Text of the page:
I’m not talking about the show or the concert or the 3-D movie.
I probably don’t have to tell you what I’m talking about — the Vanity Fair photo shoot that has families abuzz. As part of an article on the ‘tween phenom, Annie Leibovitz took this photo of Miley Cyrus, the 15-year-old who portrays Hannah Montana in the Disney Channel show of the same name.
There are numerous answers to the question, “What’s wrong with this picture?”
More pointedly, what’s wrong with the adults who allowed this photo to happen. Acclaimed photographer Annie Leibovitz says she and Miley agreed that the shot was “artistic.”
I’m no prude, but I certainly don’t find a lot redeeming about a shot of a minor girl with no clothes on, a satin sheet clutched to her naked chest, with tousled hair and come-hither bedroom eyes.
I know some say it was fair game, especially in light of some semi-provocative photos Miley herself has posted on her Facebook page. Others say there’s no difference between the now-infamous shot and a photo of Miley in her Academy Awards dress, which also showed a little back.
It’s not about the bare back.
As a mother of an eight-year-old girl (and one who adores Hannah Montana), the question is this — why is there yet another young girl being exploited in a sexual manner for profit? There is no question that the photo is about her budding sexuality and I understand that at 15, she’s no baby any more.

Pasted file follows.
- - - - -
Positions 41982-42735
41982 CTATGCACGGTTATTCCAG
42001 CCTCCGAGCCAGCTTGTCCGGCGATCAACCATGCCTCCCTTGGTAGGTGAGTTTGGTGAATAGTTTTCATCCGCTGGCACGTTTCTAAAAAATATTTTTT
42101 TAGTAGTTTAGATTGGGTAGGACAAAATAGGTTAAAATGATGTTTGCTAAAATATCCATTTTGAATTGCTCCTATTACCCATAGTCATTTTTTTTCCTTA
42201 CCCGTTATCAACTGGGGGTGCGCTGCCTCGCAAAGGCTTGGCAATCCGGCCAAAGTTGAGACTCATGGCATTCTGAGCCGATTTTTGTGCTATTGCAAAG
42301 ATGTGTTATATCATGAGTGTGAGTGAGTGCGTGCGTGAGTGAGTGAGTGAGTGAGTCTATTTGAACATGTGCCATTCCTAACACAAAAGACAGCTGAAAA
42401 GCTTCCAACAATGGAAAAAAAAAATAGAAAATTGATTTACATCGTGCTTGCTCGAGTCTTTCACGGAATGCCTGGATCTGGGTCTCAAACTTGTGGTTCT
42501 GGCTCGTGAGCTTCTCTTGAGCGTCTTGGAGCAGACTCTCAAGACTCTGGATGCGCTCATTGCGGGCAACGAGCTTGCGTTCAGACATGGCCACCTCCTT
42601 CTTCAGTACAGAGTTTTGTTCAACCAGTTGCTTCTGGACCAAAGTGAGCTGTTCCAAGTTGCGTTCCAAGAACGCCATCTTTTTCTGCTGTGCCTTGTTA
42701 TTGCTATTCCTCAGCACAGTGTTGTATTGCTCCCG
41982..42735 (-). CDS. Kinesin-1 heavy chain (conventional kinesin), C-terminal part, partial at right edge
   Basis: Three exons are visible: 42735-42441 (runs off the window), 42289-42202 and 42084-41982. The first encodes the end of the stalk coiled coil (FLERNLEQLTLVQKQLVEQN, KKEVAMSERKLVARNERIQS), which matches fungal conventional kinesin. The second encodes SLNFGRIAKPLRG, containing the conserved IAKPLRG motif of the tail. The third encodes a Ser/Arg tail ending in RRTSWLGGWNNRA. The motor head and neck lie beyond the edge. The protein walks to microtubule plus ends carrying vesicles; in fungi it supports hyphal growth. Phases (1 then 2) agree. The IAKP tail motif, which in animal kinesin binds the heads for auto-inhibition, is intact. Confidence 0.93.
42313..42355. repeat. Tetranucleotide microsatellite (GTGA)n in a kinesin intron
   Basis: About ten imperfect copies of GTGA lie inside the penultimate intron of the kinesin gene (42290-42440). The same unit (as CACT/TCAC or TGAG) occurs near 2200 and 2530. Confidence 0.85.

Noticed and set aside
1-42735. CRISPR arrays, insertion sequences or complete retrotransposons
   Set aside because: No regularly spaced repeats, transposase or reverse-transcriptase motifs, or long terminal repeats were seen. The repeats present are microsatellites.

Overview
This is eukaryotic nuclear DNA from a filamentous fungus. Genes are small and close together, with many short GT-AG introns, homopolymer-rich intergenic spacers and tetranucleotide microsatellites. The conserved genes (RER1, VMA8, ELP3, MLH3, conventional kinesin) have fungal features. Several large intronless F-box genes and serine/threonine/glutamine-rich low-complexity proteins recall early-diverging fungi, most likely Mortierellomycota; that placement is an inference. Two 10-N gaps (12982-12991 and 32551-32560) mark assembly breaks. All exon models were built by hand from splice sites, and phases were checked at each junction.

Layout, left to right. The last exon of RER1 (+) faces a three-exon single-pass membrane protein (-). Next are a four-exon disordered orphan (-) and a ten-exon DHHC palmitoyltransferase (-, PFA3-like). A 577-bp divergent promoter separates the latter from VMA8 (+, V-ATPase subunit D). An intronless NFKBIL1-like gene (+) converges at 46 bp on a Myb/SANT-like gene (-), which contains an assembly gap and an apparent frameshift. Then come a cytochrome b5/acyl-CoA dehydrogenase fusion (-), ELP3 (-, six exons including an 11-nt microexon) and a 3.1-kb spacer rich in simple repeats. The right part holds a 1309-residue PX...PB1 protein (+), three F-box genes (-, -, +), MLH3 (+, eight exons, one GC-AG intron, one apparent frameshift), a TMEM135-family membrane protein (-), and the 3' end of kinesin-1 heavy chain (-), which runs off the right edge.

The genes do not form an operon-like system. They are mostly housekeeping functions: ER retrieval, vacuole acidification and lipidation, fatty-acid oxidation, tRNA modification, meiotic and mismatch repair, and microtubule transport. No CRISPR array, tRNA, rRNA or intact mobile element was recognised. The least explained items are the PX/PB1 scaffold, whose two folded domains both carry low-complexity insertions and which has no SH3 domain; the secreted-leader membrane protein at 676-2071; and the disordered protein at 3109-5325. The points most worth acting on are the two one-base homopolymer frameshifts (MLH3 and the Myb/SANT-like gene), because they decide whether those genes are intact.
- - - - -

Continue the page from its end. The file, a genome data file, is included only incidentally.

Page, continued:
But in a world of Britney’s and Lindsay’s and all the other Hollywood bad girls, do we really need a major magazine, a world-renowned photographer and a young girl’s parents giving her the signal that it’s OK to take off her clothes and pose for a sexy photo? This is about judgment and a lot of it was bad.
I love art. And I want my daughter to know that the human body is a beautiful thing. But there’s a line between a beautiful, artsy shot of a woman who has exercised her adult judgment in deciding to have such a photo taken and a group of adults encouraging a a girl — yes, she’s still a girl — to pose for what is essentially an adult photograph.
Would we be having this conversation if she was 17? Probably not. What if she was 12? Different story. Miley’s age is the important factor to whether this was a good idea or whether it was taking advantage of a girl who’s own judgment is still maturing. One thing is for sure — Miley learned a lesson the hard way about who’s looking out for her best interests.